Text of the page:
Jim Sparks is a financial analyst for El Lobo, Inc., a leveraged buyout firm that grew rapidly during the 1980's through debt-financed acquisition of several large manufacturing firms. 1985 was a particularly big year for El Lobo. Most of the assets they currently hold were purchased in that year. El Lobo's owners are millionaires many times over as a result of their deal-making and deal assessing abilities. As an employee, and someone concerned about the future in a waning business, Jim Sparks himself was concerned with the firm's exposure to a downturn in the economy. Sparks decided to assess El Lobo's systematic risk. Table I shows the firm's major holdings, along with some risk measures as of 1985, when all of the companies were last traded publicly. Sparks began with an analysis from the perspective of the CAPM. He decided to address the following issues:
1) Assess the market risk exposure of the El Lobo portfolio as of 1985, before acquisition. Has this changed as a result of increased debt? Can you estimate the current risk exposure?
2) Under what assumptions can the Earnings to Price ratio be interpreted as an expected return to equity investment? Given that these assumptions are correct, what expected rates of return did each acquired firm have in 1985? Given your estimates of levered betas as of 1985, which firms were above the security market line at that time? For those firms that plotted below the SML in 1985, what assumptions about earnings growth rates could justify their purchase? It may be useful to know that the equity risk premium in 1985 was 8.4% in arithmetic terms, and the t-bill yield was 7% at that time. Over the period 1985 through 1990, the S&P returned 16% annually in geometric terms, and 16.83 annually in arithmetic terms.
3) Compare the realized the rate of return on equity over the period 1985 to 1990 for each firm to the levered equity beta of the firm. Do they plot along the SML? Why or why not?
Sparks has heard that the Arbitrage Pricing Theory (APT) can be a useful tool for analyzing the risk factors of securities. He has measured the sensitivity of each company's returns to the Chen, Roll and Ross factors using pre-1985 data.
3) Does El Lobo have any unusual exposure to any particular factor? How might leverage affect this answer?
4) What industries should El Lobo consider if they would like to balance their risk exposure across major risk factors? What holding is responsible for their distinctive risk profile?
5) Devise a quantitative method for choosing a target portfolio that minimizes the total systematic risk exposure of the firm, using information about industrial sensitivities to systematic risk.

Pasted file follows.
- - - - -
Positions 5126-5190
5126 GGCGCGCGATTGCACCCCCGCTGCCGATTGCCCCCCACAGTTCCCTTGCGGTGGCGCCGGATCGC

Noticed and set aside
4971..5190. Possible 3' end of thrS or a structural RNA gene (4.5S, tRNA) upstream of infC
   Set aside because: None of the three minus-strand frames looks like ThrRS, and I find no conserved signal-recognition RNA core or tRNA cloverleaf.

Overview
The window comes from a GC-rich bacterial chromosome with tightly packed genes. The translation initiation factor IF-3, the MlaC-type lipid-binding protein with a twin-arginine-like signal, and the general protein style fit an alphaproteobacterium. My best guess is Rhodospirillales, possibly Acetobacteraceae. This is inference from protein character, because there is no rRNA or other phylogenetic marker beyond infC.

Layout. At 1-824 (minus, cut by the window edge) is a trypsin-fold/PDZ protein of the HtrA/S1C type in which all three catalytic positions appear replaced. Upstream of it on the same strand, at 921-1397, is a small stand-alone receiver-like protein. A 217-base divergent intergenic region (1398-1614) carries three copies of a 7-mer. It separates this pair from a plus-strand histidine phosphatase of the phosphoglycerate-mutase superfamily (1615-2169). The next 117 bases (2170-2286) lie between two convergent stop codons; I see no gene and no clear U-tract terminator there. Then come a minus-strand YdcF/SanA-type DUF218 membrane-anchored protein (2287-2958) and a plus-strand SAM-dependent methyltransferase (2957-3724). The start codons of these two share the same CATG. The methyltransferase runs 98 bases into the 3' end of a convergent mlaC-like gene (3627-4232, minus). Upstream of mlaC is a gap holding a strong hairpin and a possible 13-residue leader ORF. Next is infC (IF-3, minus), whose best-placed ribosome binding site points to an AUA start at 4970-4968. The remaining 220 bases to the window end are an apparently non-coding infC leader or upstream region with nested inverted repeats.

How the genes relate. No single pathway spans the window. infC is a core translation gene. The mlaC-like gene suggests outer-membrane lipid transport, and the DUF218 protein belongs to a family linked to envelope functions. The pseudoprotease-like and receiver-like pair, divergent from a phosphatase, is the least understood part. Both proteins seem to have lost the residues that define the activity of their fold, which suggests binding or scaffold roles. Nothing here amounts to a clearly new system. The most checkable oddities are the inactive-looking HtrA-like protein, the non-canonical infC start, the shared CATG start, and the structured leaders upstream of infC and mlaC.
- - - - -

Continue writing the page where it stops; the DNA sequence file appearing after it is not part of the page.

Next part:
6) With the method developed in (5), can you think of an investment management program that identifies arbitrage in expectations?
6) Consider the performance of the current portfolio, and your suggested portoflio under different economic scenarios. How will a 2% shock in inflation affect El Lobo? How will 2% shocks in each of the other factors affect the firm?
Based upon his investigations, Sparks decided to prepare a strategic report for the firm's owners, outlining their current position, and distinctive risk posture. A key element of the report will be recommendations for the future of the firm.
Write the Sparks report. Include responses to each of the issues considered by Sparks.
El Lobo's Major Holdings' Business Lines
Teledime Co. Aviation & electric equipment mfg.
Crone Building products and aerospace mfg.
DIP Computer equipment and services
McDouglas Aircraft and aerospace mfg.
Santo Chemical products
Phillis Mobile home and R.V. mfg.
|Analyst's Earnings Growth Estimate, 1985||.07||.10||.08||.07||.01||.25|
|Price of Equity in 1985, in Millions||2600||370||100||800||500||250|
|Price /Earnings Ratio||24||11||31||20||12||13|
|Levered S&P 500 Beta||.90||1.13||1.1||1||.95||1.11|
|Debt/Mkt Value of Equity||.42||.66||.00||.25||.23||.37|
|Debt to Estimated Equity, 1990||.80||.95||.70||.75||.85||.85|
|Estimated Equity Value||3500||1500||395||800||1300||1125|
|Analysts' Earnings Growth Estimate, 1990||.05||.12||-.03||.05||.02||.20|
|APT Factor: Investor Confidence Risk||-.80||-1.21||3.59||-.30||-2.00||-4.80|
|APT Factor: Term Structure Risk||.30||.7||.2||.21||.69||2.07|
|APT Factor: Inflation Risk||2.7||3.6||3.4||2||4.5||10.12|
|APT Factor: Change in GNP Risk||-1.6||-.5||-1.5||-2.78||-.87||-.78|
IC = Investor Confidence = Long-term Government Bond Return - Long Term Corporate Bond Return.
TS = Term Structure = Long Term Govt. Bond Return - T-Bill Return
INF = Inflation Shock = Take the fitted values from the autoregression of monthly inflation: It = a + b I(t-1) + e(t), and subtract actual inflation to get e(t) these are the unanticipated innovations.
GNP = Shock to Gross Sales Receipts = Residuals from the autoregression of monthly GSR changes: GSRt = a + b GSR(t-1) + e(t)